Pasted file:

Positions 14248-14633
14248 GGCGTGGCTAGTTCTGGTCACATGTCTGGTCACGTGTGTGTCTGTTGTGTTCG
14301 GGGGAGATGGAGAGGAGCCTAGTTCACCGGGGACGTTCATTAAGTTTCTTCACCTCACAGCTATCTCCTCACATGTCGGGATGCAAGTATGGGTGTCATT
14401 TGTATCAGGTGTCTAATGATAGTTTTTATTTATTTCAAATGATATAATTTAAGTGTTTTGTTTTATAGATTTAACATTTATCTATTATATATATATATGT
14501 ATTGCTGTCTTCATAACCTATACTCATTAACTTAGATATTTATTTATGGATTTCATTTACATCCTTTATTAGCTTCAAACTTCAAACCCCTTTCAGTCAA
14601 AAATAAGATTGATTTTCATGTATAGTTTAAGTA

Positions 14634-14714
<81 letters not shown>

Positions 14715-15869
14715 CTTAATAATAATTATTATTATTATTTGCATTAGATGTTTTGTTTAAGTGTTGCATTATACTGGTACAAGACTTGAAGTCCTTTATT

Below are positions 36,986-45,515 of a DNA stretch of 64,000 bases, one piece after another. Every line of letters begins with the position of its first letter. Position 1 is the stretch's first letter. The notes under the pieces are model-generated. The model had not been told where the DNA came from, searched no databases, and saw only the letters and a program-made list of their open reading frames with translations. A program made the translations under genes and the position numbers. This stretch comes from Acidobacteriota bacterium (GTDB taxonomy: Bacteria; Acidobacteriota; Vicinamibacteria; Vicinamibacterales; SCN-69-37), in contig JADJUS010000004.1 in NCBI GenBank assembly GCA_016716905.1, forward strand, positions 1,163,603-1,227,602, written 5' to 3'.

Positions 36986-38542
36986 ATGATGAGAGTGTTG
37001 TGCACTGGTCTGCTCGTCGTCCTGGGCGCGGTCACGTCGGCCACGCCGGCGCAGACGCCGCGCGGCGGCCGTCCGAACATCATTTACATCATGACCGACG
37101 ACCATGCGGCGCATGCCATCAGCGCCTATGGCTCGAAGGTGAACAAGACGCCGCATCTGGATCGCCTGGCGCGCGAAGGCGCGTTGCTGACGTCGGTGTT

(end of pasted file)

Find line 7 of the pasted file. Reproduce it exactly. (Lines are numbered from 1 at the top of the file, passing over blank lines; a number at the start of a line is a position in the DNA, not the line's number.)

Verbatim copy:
Positions 14634-14714